Retaining our staff is one of the most vital issues facing the NHS and as line managers and leaders, we play a crucial role. As a nurse, I know from experience that it’s the contribution of the whole team that delivers the very best patient outcomes and enables us to be the best we can be. That’s why in my role as Acting Chief People Officer, creating the conditions in which all colleagues feel seen, valued and cared for remains an urgent priority.
The NHS People Plan set out a key ambition – to have more people, working differently in a compassionate and inclusive culture. To help achieve this, the National Retention programme is delivering several interventions alongside regional, system and provider level teams to improve the experience of staff, with the aim of improving retention rates, maximising employee participation and reducing inequalities.
This includes the new improving staff retention guide, developed with NHS Employers, which aims to inspire and equip those with responsibility for improving retention across their organisation to help staff feel happy and supported to achieve their individual ambitions, whilst delivering the highest levels of care.
The guide reflects the very latest learning and innovation from the pandemic and includes new chapters which explore best practice around retaining staff in the early and later stages of their career, with specific focus on induction, reward and recognition and support during the menopause.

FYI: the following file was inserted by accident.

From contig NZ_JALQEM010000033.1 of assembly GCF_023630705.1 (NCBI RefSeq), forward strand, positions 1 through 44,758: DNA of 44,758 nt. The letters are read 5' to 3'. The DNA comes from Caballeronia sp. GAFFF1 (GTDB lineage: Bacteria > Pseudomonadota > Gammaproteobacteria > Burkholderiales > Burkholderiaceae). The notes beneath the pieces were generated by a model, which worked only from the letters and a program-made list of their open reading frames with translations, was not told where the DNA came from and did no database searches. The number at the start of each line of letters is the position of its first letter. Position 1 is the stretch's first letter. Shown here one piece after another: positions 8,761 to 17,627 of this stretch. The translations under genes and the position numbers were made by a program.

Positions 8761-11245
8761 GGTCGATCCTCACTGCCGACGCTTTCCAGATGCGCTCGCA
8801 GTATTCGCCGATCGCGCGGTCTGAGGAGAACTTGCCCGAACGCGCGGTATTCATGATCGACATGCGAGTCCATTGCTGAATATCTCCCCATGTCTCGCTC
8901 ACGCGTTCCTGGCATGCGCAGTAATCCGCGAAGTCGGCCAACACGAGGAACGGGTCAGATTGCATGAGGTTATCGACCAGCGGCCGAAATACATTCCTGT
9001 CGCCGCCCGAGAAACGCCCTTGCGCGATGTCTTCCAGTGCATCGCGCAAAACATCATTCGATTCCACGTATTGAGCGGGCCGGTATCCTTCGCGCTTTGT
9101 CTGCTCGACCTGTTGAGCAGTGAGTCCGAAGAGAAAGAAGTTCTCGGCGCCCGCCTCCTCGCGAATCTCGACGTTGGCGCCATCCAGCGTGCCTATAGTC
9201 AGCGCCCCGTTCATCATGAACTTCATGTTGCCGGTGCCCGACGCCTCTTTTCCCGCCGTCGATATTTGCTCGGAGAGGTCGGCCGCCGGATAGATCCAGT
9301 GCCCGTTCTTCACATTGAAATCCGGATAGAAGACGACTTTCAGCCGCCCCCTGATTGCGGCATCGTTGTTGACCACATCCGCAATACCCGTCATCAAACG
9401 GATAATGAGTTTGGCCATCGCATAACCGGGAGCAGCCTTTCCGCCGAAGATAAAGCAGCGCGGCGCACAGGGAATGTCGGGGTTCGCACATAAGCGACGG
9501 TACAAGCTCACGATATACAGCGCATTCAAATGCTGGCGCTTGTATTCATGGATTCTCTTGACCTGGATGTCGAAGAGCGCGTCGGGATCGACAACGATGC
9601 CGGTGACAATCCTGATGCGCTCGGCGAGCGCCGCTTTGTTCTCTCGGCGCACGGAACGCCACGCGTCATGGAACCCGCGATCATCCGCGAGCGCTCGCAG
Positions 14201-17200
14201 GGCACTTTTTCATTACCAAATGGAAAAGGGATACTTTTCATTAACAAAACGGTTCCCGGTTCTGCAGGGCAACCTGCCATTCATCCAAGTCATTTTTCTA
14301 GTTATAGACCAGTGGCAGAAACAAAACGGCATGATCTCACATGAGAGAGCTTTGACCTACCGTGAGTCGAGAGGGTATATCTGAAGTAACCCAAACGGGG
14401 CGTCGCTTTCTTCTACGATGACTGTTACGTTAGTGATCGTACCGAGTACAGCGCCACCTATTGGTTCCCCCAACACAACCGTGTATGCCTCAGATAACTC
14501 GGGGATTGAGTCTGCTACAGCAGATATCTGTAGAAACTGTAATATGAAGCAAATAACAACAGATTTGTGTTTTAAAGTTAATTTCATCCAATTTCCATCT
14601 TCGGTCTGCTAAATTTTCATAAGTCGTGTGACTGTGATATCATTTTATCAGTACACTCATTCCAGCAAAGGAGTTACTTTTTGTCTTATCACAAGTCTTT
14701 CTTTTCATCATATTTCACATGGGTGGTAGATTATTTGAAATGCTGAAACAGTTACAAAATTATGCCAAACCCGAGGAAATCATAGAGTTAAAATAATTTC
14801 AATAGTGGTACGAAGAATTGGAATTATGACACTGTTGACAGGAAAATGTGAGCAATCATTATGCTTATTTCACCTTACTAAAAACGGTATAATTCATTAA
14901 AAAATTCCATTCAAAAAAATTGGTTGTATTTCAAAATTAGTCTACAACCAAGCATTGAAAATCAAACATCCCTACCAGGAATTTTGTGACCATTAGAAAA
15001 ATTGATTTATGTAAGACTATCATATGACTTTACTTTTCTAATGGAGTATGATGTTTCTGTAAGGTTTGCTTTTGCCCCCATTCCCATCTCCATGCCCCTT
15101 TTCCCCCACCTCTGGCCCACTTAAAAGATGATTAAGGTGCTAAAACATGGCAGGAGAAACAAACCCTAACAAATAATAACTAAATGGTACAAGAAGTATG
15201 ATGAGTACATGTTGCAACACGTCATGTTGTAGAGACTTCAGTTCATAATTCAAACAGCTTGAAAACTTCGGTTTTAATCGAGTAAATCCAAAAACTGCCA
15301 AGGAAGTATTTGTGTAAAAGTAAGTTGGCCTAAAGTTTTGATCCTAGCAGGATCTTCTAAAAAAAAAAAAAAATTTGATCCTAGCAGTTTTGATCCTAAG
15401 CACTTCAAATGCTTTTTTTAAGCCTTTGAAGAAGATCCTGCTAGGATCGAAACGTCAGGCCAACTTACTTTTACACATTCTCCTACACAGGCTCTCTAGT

Over the past 18 months, we’ve supported 87 organisations and 13 systems across all seven regions to use a data driven approach. We’ve worked with them through a series of 30, 60 and 90-day improvement cycles to really understand what the data tells us, and in turn identify the actions that can be put in place to achieve our goals.
People Promise exemplars
The NHS People Promise is the bedrock of this programme of work as it’s influenced by thousands of staff who told us what they want from their NHS over the next five years. From March, we’ll be working with 23 ‘Exemplar’ organisations, which will work to deliver all elements of the Promise in one place at the same time.
We’ll regularly review what works, and what doesn’t, and after 12 months will share what actions we’d recommend at organisation and system level. I’m excited to begin this work and discover together how the NHS People Promise can affect real change for our workforce.
Retention is an intensely personal thing – it’s difficult to apply a blanket approach across the country and assume it will speak to everybody individually. We already know that what our people want in their early career is very different from, for example, the last five years of their career, and our work aims to get clearer on what that looks like.
I ask you to encourage your line managers and team leaders to make use of the guide, and our other resources, to support their retention plans. And if you have any queries or are interested in more tailored support, please do contact us at email@example.com